I was still so deep in my dream when I got out of bed that I had no idea which of the closed doors along the hallway belonged to the bathroom. I was sleepwalking, I guess—for the one and only time in my life, as far as I know. I opened door after door and was profoundly confused as to whether I should walk into any of the dark rooms and pull down the waist of my pajama bottoms.

The only room I remember actually walking into was my parents’ bedroom. My mother was alone in the bed, motionless and deeply asleep. I know this now, but at the time her body seemed only a complex pattern of moonlight and deep shadow that I had trouble seeing as three-dimensional. I knew there was something significant about this pattern, however, and I stood beside the bed for a long time, waiting for the true nature of all those black and white fragments to coalesce inside my mind. But it never did. I gave up and left.

The bathroom, when I finally found it, was not dark at all, but radiant with moonlight and intermittently illuminated by lighthouse beams that swung across the sky like the fantastically long, snow-blue arms of a giant.

I didn’t notice the closed toilet lid until warm fluid splattered my knees. I managed to lift the lid, and even to flush, but when I went back out into the dark corridor, I still had only the vaguest idea of where I was or what I should do. A faint glow was filtering up the stairwell from the first floor, along with the sounds of what seemed to be a bear padding about the kitchen, breathing heavily and moaning.

I found Mr. McKenna holding open the door to the patio steps, his arm pale gray in the moonlight. He was talking in a low voice, and I heard my father’s voice from some considerable distance outside the door, but I couldn’t make out what either man was saying.

As I walked up behind Mr. McKenna, I saw my father’s bare shins and feet. He seemed to be lying face-up on the sand beyond the patio and holding his legs in the air, bent at the knees, as if he had fallen backward while sitting upright in a chair and stayed frozen in position. Also, he was making strange, high-pitched noises that—as with Deedee—could have been laughter or crying. I leaned closer, trying to get a better look, but all at once Mr. McKenna turned and kissed me in the middle of my forehead.

“Everything’s okay, Deedleebop,” he said. “Go back up to bed.”

The feeling of Mr. McKenna’s soft, dry lips so shocked me that I finally woke and was completely alert. But I didn’t protest. I didn’t say anything at all, just backed down the hallway.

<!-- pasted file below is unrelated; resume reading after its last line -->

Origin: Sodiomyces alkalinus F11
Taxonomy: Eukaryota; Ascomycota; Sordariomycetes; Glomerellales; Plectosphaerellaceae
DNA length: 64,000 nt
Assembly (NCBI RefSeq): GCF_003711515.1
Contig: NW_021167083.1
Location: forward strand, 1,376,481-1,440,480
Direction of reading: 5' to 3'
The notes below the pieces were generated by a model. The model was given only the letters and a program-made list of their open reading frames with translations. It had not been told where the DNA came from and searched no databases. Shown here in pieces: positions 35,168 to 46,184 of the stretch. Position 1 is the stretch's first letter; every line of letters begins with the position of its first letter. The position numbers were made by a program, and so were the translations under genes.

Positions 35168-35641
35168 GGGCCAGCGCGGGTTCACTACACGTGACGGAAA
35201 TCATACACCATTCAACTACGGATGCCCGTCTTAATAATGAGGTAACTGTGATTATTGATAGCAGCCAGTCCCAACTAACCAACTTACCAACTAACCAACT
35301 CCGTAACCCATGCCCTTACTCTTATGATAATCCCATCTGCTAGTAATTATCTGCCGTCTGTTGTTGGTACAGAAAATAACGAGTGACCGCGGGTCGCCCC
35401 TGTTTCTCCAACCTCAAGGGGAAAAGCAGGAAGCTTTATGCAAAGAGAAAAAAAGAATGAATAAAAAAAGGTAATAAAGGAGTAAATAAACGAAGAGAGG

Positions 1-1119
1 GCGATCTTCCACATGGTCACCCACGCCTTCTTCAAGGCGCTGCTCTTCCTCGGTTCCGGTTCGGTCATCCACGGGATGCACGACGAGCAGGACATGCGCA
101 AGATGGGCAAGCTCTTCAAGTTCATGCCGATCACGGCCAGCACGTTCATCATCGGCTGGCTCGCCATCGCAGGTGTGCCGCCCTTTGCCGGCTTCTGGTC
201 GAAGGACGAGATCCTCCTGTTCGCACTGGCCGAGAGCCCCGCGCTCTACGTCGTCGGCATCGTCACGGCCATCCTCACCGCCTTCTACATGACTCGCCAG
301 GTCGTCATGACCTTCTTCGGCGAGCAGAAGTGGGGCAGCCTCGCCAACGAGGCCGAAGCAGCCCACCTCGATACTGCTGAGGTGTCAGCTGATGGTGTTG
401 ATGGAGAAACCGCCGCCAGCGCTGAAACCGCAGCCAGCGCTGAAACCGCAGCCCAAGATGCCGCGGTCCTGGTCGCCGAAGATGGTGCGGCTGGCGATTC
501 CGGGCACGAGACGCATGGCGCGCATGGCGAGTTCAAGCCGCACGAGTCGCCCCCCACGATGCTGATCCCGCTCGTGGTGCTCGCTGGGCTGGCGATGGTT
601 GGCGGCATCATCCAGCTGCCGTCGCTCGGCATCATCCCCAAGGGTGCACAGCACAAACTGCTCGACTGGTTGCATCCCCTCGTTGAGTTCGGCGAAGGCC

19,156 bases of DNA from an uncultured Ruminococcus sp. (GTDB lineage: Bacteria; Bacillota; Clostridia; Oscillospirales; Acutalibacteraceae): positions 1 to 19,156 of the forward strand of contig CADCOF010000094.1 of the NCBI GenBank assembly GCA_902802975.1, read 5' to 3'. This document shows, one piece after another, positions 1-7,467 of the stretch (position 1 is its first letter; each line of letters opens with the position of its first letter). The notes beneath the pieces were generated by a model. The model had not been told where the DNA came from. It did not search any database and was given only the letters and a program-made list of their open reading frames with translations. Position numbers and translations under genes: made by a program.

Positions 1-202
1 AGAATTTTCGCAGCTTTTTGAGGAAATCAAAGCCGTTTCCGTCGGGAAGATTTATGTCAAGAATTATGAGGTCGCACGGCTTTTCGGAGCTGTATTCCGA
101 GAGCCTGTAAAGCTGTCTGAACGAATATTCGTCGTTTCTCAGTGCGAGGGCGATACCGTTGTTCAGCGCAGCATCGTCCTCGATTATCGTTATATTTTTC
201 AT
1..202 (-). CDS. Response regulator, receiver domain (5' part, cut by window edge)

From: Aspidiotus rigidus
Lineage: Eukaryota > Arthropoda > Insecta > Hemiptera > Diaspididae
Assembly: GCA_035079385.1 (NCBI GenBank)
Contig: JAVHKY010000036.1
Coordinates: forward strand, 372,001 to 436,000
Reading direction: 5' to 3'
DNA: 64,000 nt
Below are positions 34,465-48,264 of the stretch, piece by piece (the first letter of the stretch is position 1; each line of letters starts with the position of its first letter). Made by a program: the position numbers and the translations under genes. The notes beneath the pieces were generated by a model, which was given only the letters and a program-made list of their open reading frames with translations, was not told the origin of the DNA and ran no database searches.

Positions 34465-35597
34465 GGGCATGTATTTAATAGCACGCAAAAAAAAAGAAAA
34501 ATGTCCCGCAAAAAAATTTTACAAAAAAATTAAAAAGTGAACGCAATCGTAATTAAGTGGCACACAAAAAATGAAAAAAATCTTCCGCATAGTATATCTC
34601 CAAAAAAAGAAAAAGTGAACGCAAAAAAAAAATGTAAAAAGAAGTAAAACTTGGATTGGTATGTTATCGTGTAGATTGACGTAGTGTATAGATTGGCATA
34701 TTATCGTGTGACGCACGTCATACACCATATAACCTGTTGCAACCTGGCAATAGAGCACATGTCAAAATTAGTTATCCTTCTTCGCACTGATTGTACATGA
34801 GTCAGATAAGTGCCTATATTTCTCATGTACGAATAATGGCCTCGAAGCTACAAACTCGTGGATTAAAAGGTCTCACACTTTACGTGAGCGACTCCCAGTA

There was a darker smudge amidst the darkness on the landing, halfway up the stairs. It was Deedee. I could tell by her silence, and by the way she held her shoulders. She didn’t budge as I stepped up beside her. The landing was small, and I was so close that I could hear her breathing and make out the odor of the warm bed she had just left. She didn’t say a word.

“Your father thought I was you,” I told her. “He kissed me on the head.”

She made a small grunt.

“They’re drunk,“ I said.

“I’m sorry.”

I wondered what exactly she was sorry for, but didn’t ask.

“I can’t sleep,” she said.

“Are they keeping you awake?”

“The lighthouse. It’s shining in my eyes.”

As soon as I had seen Deedee on the landing, I had thought that we should sneak down to the beach—maybe stay there until the sun came up. I kept wanting to tell her my idea, but the words wouldn’t come out.

She turned and climbed back up the stairs. I followed.

Just as I mounted the last step, a blue lighthouse beam shot through the bathroom door and swept along one wall of the hallway, gleaming in Deedee’s eyes. Then it was dark, and I couldn’t see her anymore.

After a moment, she made a small clicking noise with her lips, but didn’t say anything.

I wondered if she wanted me to kiss her. All I would have had to do was lean
forward a bit, and our lips would have been touching. But I had never kissed a girl 
before, and the idea that I might do so now was beyond anything I could imagine.

“My parents are such jerks,” she said.

“No they’re not.”

The lighthouse beam swept down the hallway once again, and gleamed in Deedee’s eyes, but I couldn’t tell if she was looking at me. When it was dark again, I felt my cheeks going red. What I had said about her parents was so stupid. They were jerks. Deedee knew I thought they were jerks. Why hadn’t I just said what I really believed?

Something soft and cool grazed the back of my hand.

I couldn’t see Deedee, but I felt her move away, and heard the whisper of her bare feet as she walked toward my end of the hallway.

Then we were inside my room, and she closed the door.